Conference Coverage

Dermatitis associated with surgical implants merits conservative approach



NEW YORK – In patients who develop dermatitis after implantation of a device containing materials to which they have a contact allergy, explantation is not necessarily a cure for their symptoms.

Dr. Ari M. Goldminz, Brigham and Women's Hospital, Boston Ted Bosworth/MDedge News

Dr. Ari M. Goldminz

“It can be difficult to predict who will or will not clear when the device is removed. In addition, in some cases device explantation could lead to other issues,” cautioned Ari M. Goldminz, MD, a dermatologist at Brigham and Women’s Hospital, Boston, MA. “Offering non-surgical options and a thorough investigation of other potential causes unrelated to the implant may provide a path to avoid explantation.” However, for other patients removal of the device might be the preferred option.

During his presentation at the American Academy of Dermatology summer meeting, he described illustrative cases. These patients developed dermatitis within weeks or months after receiving a surgical implant, and tested positive for a material that was in the implanted device.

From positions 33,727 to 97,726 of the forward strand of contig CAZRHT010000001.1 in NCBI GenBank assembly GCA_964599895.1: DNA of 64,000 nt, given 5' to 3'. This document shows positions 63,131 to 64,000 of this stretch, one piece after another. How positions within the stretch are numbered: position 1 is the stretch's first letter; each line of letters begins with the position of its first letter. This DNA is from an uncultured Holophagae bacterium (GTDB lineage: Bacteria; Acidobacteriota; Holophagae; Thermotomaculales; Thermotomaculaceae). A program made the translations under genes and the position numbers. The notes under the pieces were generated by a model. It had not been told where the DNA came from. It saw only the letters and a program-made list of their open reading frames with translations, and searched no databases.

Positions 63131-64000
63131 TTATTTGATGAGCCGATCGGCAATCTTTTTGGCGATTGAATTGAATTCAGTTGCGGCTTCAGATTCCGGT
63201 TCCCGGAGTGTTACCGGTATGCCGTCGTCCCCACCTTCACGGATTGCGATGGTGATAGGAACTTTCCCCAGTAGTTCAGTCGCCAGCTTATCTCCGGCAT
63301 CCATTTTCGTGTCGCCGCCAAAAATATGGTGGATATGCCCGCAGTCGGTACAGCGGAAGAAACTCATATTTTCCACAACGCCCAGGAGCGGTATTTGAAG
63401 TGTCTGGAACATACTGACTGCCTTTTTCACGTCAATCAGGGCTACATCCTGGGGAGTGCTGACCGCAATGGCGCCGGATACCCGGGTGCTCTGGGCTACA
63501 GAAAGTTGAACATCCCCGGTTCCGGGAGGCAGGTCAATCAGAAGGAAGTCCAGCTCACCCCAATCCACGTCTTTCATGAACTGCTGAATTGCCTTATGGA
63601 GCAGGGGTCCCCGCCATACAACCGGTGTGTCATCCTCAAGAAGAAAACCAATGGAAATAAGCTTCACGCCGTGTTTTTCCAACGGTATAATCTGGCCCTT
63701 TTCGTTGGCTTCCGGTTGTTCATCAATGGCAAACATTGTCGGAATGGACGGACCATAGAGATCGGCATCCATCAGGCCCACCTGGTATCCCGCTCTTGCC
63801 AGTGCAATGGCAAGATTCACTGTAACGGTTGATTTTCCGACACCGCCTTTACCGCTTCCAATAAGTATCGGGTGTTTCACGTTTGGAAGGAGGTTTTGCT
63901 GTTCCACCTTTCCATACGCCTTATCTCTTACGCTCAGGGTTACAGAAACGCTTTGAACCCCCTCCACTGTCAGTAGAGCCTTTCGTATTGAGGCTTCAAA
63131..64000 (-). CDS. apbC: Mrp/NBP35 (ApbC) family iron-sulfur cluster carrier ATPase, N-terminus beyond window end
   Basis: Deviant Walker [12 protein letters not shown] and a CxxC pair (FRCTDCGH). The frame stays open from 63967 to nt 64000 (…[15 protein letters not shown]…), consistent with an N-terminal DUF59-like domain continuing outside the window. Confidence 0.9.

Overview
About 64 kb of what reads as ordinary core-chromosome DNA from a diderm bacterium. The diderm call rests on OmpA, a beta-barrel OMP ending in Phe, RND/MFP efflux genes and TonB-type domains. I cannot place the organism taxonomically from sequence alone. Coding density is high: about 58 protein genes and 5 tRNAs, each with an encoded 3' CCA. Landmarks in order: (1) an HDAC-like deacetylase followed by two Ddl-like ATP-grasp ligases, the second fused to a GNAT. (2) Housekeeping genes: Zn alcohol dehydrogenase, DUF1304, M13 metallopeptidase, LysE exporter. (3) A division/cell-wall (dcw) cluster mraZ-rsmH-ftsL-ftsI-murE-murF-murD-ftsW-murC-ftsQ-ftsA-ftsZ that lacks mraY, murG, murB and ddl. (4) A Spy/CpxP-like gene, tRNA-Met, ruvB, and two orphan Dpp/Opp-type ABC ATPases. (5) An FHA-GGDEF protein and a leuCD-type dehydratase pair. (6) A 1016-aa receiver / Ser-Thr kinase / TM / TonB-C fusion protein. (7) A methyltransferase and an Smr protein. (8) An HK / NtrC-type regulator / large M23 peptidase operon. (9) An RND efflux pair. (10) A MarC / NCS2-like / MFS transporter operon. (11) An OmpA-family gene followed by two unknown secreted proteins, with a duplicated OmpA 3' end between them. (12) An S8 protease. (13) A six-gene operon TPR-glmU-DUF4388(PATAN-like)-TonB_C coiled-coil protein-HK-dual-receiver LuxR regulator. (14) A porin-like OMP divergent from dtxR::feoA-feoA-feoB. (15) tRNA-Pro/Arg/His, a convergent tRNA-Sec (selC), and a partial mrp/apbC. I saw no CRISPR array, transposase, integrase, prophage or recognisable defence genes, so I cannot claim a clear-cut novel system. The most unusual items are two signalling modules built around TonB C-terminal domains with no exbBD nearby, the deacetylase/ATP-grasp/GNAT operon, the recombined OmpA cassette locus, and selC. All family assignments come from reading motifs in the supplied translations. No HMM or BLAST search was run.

In one of these cases, the suspected problem was a metal plate containing chromium that was placed during an orthopedic repair. Subsequent patch testing revealed a reaction to chromium and the implant was eventually removed.

However, there was no improvement in dermatitis following removal of the metal plate.

“The symptoms ultimately improved after starting on a low-chromium diet and avoiding other allergens identified on patch testing, such as those found in skin care products,” Dr. Goldminz explained. He does not discount the role that the implant may have played in the onset of dermatitis,, but improvement required avoidance strategies other than device explantation.

There are studies suggesting that patch testing prior to surgery can help certain patients and surgeons select implant materials, such as when patients have a clinical history of metal sensitivity (Arch Dermatol. 2012 Jun;148[6]:687-93). However, other studies have also found that positive patch test results do not necessarily predict outcomes following surgery (J Arthroplasty. 2016 Aug;31[8]1717-21).

Although it might make sense to consider pre-operative patch testing in patients with a clinical history of rashes from metallic objects, Dr. Goldminz indicated that some patients might still need to weigh the benefits of the implant against the risks of a hypersensitivity reaction when no devices free of the allergen are available.

“In certain cases, patients might decide the risk-to-benefit ratio favors the device depending on factors such as the indication for the surgery, alternative options available, and what device removal might involve,” Dr. Goldminz said. Additionally, when patients develop rashes thought to be related to materials present in an implanted device, there are also medical treatments that can be considered if device explantation is not preferred or if it is an impractical approach.